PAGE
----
In this lecture, Bensaïd provides a general survey of the conditions for building a revolutionary proletarian party. He begins with a discussion of Marx's and Engels's points on the party question. He later focuses on Leninist concept of party, and concludes with clarifications of some ambiguities of Leninism valid for today.
Audio's Daniel Bensaïd
Bensaïd focuses on polemical aspects of Leninist theory of organisation, and starts with a discussion of two Leninist positions. Firstly, the Leninist theory of organisation represents a very historic moment in the history of working class, where the political party tends to dissolve itself in the social organisation of the proletariat. The ideas of Lenin entail a distinction between party and class. Dictatorship of the proletariat, trade unions, working class and party do not mean the the same in Lenin's thought.
History of the 4th international (1933-1938) - the aimis to understand what battles we come from and what is the programmatic heritage that we have. Bensaïd provides contextual information regarding the foundation of the FI, and introduces the discussion along the axis of five questions/subheadings: 1- Why a new international is necessary? 2- What basis, what is the programme to build this new international? 3-How to establish a new international?
Bensaïd focuses on the third question in his outline: How to establish a new international? He discusses the first five years of building the FI. For Trotsky, founding of a new international was less a declaration than forming a unity of different forces and trends. Bensaïd depicts the situation of the forces in the 1933 and the situation of the Left Opposition internationally in the 1933. In the second part of the recording, he discusses the fusions. He describes the "modern centrism" concept of Trotsky - between social democracy, Stalinism, and revolutionary Marxism.
In this final part of his lecture, Bensaïd discusses entryism with concrete examples from the SWP, and CP's in different countries such as America, Brazil and France. He draws conclusions and comments on the results as well as their validity today.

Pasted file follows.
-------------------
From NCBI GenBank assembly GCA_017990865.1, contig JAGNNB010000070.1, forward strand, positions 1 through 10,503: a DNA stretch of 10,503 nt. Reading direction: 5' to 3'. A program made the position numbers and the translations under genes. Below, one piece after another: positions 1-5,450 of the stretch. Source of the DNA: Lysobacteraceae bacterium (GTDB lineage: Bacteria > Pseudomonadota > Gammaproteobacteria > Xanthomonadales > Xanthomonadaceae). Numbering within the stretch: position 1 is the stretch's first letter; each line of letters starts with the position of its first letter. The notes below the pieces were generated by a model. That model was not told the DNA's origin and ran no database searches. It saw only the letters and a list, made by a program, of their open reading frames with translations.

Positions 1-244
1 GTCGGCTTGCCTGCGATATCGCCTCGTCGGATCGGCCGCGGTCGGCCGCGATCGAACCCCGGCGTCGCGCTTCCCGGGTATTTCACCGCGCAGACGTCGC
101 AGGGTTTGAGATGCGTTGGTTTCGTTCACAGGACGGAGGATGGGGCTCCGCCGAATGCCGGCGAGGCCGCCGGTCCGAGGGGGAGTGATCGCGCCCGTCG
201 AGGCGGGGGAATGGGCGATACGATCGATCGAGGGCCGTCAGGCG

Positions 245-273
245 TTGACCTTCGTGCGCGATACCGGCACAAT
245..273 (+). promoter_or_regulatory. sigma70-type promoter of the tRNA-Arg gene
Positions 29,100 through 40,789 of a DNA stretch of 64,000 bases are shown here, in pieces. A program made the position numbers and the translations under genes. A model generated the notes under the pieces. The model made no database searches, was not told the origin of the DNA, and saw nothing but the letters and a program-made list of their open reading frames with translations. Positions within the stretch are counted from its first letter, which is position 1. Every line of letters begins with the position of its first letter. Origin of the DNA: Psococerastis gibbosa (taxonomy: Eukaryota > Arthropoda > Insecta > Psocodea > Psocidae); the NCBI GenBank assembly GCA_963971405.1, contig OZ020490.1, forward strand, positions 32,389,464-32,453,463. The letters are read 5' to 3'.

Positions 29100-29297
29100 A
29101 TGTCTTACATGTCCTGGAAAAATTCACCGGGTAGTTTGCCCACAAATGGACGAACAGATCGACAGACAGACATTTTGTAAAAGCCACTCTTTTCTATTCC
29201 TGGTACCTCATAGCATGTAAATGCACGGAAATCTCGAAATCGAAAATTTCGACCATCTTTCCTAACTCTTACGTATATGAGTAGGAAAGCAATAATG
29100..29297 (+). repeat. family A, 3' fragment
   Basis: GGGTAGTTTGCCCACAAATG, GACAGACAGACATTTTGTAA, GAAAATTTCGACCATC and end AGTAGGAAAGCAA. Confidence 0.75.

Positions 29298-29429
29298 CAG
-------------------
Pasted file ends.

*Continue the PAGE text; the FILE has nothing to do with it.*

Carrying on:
Bensaïd provides a chronological account of the period from WWII to the split in 52-53, the reunification process in 63, the 9th world congress, and considerations on the 11th world congress. FI started as a prognosis on the WWII and its results. Trotsky thought that this war would have the same effects as the WWI and trigger a series of revolutions. A strong internationalist revolutionary vanguard was necessary. After WWII, the perspective of Trotsky was to be maintained closely.
In this part of recording, Bensaïd focuses on the reunification process in 63, with concrete points from the reunification congress. He continues to discuss the context of the reunification: In Europe, the strategical framework was linked to what he calls a "strategical hypothesis", with a prospect of revolutionary crisis in the 70s. New conditions of the proletariat in Europe and new organisation building strategies came up. He provides a critical perspective of the FI's lack of analysis and failure of recognition regarding Latin America in the 1970s.
The first part focuses on the founding of the JCR, and the process of fusion from 68 to 69 between the JCR and the PCI. The context of youth organisation and youth radicalisation around Maoist currenst and the Vietnam War are discussed as well as the organisational structures and movements.
The mainly clandestine activities in the early 1970s changed with the 1974 presidential elections. Some democratic demands for the army were raised, including a soldiers union. Collaboration with workers committees, to make room for soldiers committees. In 1975, the Chirac campaign denounces a 'plot' against the army and all soldiers committees were dispersed. In this context, Bensaïd mentions the organisational problems and "two big" mistakes.
Bensaïd discusses "entryism" departing from Trotsky's position in 1934 concerning the CPs until today, posing the question of "what is the place of revolutionaries and what can they do to add revolutionary content in the united front." He concludes the lecture with an overview of the party activities, policies and organisational decisions from 68 to 69-71, which was marked by a hypothesis of acceleration of class struggle, revolutionary perspective on the situation, and rapid breakthrough in the organisation.